She witnessed her sister beat Kit from the time he was a toddler, using a belt or an extension cord.
“He would tell me my sister beat on him bad. Really bad. Like how they beat kids in Haiti. Like how my mom used to beat us,” she said. “I would tell her that’s not right.”
Still, friends and family did not believe that Darrant would explode into such a spasm of violence.
“He was like a normal person. He makes people laugh. He’s sweet,” one friend told police.
On March 26, Renette Emil’s boyfriend, Eric Monestime, told police she called 911 to report that her son had taken her car.
Sometime in the next few days, Darrant got home late and his mother argued with him for 10 minutes, he told police. Afterward, he retreated to his room.
“I paced around in my room for 20 minutes thinking,” he said.
“What were you thinking?” asked Miami-Dade homicide Detective Raul Godoy.
According to an arrest report, Darrant “came to the conclusion” to strangle his mother. He entered her bedroom. His 3-year-old brother normally slept with his mother, but it was unclear where the toddler was during the slaying.
Darrant “got behind her and put her into a chokehold. As the two struggled, both fell to the floor and continued struggling until the mother made a gurgling or snoring sound and “she went limp,” according to a medical examiner’s report.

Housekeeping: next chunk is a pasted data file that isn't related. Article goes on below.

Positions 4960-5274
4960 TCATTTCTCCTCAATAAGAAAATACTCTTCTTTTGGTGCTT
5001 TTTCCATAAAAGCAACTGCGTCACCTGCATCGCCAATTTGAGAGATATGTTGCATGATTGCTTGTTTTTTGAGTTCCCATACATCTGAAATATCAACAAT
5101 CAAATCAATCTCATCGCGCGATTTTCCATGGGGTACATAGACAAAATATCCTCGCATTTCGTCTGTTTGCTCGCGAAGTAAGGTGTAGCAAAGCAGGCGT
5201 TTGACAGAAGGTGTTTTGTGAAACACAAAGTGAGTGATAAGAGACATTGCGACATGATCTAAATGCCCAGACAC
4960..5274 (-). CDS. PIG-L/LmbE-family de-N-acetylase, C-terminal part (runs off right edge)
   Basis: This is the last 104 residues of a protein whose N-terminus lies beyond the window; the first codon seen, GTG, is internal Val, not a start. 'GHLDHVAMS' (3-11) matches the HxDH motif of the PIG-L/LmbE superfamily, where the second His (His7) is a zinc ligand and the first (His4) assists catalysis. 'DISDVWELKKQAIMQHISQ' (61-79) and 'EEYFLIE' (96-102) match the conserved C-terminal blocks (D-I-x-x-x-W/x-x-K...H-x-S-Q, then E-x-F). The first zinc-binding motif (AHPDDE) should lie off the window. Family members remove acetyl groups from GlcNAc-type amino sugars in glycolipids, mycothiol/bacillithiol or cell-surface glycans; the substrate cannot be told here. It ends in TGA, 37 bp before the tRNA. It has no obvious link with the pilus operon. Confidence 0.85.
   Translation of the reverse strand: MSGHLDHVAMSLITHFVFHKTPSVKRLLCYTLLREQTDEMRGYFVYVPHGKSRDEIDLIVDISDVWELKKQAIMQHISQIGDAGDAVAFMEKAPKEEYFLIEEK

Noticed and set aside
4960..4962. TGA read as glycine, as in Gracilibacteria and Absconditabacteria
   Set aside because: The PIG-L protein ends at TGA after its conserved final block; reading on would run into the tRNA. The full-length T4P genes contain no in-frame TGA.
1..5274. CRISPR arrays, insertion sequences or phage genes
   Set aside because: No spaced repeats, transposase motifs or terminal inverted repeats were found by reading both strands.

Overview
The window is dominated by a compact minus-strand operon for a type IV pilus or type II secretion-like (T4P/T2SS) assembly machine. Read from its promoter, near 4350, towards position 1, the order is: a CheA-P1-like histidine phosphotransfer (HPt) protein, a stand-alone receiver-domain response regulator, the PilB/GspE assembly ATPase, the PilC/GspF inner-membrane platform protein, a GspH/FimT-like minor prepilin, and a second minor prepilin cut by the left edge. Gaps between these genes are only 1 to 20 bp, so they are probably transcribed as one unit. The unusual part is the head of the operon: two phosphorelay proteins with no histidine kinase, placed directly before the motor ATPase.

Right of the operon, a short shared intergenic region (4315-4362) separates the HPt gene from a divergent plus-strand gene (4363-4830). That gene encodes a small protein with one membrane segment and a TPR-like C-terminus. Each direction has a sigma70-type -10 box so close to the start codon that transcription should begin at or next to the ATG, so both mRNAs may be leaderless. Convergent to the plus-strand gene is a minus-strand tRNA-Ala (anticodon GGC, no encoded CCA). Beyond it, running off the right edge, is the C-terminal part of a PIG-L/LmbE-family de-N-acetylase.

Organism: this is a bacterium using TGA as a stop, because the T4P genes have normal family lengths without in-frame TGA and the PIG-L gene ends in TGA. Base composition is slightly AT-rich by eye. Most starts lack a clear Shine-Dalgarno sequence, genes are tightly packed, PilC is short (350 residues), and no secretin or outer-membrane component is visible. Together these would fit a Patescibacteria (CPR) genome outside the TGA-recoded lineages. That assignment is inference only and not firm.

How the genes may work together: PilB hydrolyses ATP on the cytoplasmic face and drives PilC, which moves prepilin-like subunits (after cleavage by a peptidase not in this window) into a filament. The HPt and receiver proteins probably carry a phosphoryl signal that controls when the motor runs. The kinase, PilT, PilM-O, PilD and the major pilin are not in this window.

Because she was still alive, Darrant fetched a knife from the kitchen and stabbed her in the back of the neck. She was still alive. He rolled her over and continued stabbing, the report said.
A neighbor heard the struggle and two screams from a woman.
“She just say ‘ Anmwe! Anmwe!” the neighbor told police of Renette Emile’s screams in Creole. “That means like, ‘help! Help!’ ”
The neighbor picked up her phone to call 911, but ultimately did not.
According to the medical examiner’s report, Darrant rinsed off the blade, returned the knife to the kitchen drawer and took a bath. The next morning, he drove to school but came back within the hour, rousting his little brother from bed. He fed him and put on video games.
As Renette Emile’s body began to decompose, Darrant heaped blankets on top of it, sprinkling the corpse with Gain detergent powder.
Though he didn’t know how to drive very well, he began picking up pals in his mom’s Mercedes-Benz, his baby brother strapped in the back seat.
The fact that he had his mom’s car had friends suspicious.
“I know for a fact his mom would not leave the keys for him to drive,” one friend said.
Darrant told friends his mother had left town. He drew more suspicion when he showed off new clothes he had bought.
“He seemed calm, as usual,” said one friend who visited the apartment and commented on the smell. “He acted like he didn’t know what it was.”
His aunt and Monestime kept calling, but Darrant insisted his mother could not come to the phone and was unavailable, according to their statements.
Darrant planned a get-together, at his mother’s apartment for that Friday.
“He was like, ‘I’m going to bring so many girls,’ and stuff — like I don’t know why he would do something at a place where his dead mom is,” a friend named Michael said.